• Active Directory Connector (automatic tagging) - If an updated asset list is available through Active Directory, Pulse may be configured to connect directly to Active Directory and update automatically. (See Appendix B: Active Directory Integration)
  • Manual Tagging - Manually update the Trust Level using the drop-down menu on the Asset list or individual asset record.
  • Bulk Tagging - Bulk asset inventory list upload, via Pwnie Express services team.

Corporate Asset Designation

In order to focus users and workflows, a corporate designation tagging system is leveraged throughout Pulse - all network hosts and wireless clients are identified as either "Corporate" or "Non-Corporate". Threat and Asset lists and views can be sorted and filtered based on this status.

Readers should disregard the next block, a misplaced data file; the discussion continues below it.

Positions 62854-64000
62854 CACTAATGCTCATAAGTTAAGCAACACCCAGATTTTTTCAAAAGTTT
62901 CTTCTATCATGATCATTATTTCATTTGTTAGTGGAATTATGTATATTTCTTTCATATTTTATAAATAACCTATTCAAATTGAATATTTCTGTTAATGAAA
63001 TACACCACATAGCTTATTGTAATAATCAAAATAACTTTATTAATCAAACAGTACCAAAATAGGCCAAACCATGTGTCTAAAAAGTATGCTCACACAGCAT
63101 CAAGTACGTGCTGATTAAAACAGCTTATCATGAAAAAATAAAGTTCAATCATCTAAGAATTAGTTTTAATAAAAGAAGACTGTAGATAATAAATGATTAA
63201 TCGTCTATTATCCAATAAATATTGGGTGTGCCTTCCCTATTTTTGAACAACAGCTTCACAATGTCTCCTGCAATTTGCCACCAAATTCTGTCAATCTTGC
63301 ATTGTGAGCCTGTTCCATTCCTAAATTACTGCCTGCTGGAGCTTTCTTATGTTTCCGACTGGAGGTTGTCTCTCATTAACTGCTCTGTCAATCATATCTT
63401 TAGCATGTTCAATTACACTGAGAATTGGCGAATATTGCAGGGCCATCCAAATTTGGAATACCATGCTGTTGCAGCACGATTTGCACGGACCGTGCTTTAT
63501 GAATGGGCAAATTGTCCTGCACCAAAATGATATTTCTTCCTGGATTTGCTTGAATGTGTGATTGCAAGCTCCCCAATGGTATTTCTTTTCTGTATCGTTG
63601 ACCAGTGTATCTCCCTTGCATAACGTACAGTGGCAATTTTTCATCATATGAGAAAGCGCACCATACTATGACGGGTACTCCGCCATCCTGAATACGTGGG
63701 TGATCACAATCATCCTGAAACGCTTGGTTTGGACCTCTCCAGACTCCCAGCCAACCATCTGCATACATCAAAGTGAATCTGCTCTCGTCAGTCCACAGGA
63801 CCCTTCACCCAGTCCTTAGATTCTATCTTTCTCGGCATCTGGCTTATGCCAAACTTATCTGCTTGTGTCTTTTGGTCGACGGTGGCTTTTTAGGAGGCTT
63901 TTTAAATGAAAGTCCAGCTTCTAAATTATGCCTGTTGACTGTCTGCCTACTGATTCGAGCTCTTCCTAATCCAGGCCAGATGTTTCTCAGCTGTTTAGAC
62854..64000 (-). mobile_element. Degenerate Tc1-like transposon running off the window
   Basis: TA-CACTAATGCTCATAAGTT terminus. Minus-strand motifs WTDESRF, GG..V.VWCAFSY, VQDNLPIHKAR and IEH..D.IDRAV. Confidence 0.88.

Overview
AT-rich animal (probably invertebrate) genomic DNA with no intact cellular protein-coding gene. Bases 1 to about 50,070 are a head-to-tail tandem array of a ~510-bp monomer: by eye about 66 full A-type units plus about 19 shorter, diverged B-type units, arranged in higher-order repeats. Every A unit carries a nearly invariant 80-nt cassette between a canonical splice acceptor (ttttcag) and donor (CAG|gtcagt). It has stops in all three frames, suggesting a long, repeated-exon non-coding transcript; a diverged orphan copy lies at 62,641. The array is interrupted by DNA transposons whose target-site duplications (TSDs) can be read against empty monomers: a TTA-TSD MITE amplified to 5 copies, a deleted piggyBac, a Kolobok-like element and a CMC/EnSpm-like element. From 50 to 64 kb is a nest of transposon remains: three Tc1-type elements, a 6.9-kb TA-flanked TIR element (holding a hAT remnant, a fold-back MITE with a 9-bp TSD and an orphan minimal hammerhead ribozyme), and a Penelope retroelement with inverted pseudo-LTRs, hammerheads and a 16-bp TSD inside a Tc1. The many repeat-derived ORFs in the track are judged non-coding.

Corporate assets are devices that authenticate to corporate designated networks and therefore have access to business systems and resources. All network hosts identified by Pulse are designated as corporate. Wireless Clients that connect with corporate designated access points are designated as corporate. Access Points are designated as corporate through the use of Access Point Policies (next section).

How to Designate Corporate Assets

To designate Corporate Assets, follow the next section on Access Point Policies to identify corporate Access Points. Once complete, all clients observed connecting with these Access Points will automatically be designated as corporate.

Access Point Policies